There is no other source that supports the idea that this Jeep would be painted red. The design, the lettering and the dark grey color in the photo, all appear identical to the standard blue and white paint with a red stripe, which was adopted in the early 1950s and is seen on other mail Jeeps.
This CJ-3B, with USPS number S.S. 1845, had a hardtop made by Koenig Iron Works in Texas, and may have been two-wheel drive. It also has right-hand steering and sliding doors, and the spare tire has been removed to make room for the sliding door. The USPS conducted tests on a variety of vehicles in 1954, and according to the Smithsonian National Postal Museum, the four civilian Jeep vehicles entered impressed postal officials for their light weight and maneuverability. This CJ-3B was almost certainly a participant in those tests. (Notice that this is my assumption, rather than being based on any solid evidence.)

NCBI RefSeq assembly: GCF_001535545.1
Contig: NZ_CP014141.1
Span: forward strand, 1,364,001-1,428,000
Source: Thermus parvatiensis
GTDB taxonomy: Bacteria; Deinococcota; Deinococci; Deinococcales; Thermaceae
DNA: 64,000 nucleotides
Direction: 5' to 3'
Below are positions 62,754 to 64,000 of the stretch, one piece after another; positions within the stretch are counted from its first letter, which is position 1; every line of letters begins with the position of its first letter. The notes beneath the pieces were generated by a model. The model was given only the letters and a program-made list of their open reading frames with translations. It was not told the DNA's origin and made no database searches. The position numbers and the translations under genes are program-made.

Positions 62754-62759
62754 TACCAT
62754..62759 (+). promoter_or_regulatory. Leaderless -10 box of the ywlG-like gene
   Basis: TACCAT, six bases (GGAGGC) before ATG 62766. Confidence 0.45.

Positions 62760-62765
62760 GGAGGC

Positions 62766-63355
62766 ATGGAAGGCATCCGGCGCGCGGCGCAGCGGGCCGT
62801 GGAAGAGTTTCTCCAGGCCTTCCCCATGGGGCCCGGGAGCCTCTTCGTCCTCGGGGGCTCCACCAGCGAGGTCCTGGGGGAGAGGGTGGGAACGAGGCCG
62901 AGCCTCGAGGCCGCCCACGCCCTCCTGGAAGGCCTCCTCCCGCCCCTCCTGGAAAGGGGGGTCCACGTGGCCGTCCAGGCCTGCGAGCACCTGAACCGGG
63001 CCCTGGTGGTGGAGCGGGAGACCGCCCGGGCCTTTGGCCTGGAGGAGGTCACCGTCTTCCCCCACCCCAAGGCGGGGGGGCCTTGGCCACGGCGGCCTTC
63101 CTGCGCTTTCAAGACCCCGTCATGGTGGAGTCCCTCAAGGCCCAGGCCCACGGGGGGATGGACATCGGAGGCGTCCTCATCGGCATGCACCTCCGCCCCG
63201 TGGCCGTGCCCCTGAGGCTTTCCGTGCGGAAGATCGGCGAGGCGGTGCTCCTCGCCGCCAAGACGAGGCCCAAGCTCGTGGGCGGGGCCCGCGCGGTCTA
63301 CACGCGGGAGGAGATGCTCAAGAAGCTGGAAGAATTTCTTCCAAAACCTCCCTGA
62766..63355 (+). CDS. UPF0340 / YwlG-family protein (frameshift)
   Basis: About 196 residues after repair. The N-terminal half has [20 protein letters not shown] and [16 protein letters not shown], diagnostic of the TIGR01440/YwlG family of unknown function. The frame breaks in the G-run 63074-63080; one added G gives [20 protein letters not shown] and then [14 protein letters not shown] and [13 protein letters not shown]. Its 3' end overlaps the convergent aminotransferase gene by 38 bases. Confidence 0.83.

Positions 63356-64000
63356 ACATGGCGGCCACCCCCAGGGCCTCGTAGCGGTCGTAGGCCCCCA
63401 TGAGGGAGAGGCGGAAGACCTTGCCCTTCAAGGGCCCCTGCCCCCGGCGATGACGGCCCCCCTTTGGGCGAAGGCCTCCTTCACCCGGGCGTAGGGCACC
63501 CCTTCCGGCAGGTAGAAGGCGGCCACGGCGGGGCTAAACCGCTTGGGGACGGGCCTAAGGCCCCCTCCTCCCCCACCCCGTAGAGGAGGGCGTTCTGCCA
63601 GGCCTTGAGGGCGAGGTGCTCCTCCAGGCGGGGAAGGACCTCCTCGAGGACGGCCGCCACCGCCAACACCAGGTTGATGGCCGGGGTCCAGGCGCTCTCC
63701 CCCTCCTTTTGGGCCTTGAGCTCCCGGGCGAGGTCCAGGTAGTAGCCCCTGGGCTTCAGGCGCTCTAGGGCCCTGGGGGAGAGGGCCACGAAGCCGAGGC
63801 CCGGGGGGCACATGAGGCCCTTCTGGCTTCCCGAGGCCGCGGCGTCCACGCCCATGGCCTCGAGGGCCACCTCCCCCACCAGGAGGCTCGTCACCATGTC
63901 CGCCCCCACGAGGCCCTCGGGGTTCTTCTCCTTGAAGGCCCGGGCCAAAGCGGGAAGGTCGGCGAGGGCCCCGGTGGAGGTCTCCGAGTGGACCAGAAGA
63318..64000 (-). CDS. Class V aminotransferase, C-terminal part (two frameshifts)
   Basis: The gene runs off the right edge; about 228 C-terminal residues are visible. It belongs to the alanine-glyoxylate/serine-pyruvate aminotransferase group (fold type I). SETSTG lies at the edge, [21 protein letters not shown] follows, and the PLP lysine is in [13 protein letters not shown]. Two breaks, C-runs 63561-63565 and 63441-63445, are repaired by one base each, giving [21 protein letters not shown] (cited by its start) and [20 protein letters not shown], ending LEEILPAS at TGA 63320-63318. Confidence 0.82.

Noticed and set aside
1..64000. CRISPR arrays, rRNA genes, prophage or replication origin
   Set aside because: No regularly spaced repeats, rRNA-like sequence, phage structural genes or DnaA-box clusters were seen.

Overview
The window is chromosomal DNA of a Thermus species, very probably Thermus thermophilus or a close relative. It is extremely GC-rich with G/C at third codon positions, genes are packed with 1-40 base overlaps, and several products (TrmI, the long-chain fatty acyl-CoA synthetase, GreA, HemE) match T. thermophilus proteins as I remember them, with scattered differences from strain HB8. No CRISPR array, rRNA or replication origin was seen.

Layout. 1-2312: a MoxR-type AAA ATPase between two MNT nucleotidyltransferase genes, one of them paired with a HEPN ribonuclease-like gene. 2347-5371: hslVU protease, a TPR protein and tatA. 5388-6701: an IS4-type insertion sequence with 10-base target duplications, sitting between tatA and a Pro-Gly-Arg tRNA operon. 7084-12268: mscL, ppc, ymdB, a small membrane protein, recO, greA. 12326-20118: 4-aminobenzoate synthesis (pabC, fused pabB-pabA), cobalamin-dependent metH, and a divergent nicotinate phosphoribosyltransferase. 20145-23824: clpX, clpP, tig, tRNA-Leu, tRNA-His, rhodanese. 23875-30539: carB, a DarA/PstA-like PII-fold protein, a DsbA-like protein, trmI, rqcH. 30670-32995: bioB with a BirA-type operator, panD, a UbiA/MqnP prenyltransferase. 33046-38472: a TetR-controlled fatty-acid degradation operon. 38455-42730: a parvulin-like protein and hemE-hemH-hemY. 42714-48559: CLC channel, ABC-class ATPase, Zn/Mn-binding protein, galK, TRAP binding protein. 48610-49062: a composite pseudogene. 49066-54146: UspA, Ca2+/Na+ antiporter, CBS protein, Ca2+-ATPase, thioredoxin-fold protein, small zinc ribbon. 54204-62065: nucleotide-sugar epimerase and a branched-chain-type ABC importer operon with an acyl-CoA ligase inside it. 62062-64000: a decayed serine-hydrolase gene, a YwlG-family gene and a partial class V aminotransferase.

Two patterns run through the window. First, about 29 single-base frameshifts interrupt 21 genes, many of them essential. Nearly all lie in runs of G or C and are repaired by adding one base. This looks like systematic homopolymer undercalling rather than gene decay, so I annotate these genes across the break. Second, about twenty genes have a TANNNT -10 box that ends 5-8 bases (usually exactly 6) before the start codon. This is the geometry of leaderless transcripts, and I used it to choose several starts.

The 2000 Danbury Mint diecast model and a drawing by Hubert Cossard based on it, portray the 1954 CJ-3B in blue and white livery. (But that again was likely just an assumption, and it also includes a wide red stripe that is not seen in any of the above photos.)
A 1958 Willys Engineering Release mentions six CJ-3B-based prototypes as having been produced for the USPS, but despite the apparent large scale of this initiative, I have seen no further details or photos. So the search goes on for the evidence which could clarify and complete this part of the history of the CJ-3B, and reduce the chances of speculation becoming accepted as fact.
Thanks to Craig Brockhaus and Dan Laity for finding the photo from the Toledo Blade, and Luis Mariano Paz for the magazine clippings. -- Derek Redmond
For more on mail Jeeps, see Delivery Jeep Bodies and The DJ-5 Dispatchers and Postal Jeep Toys.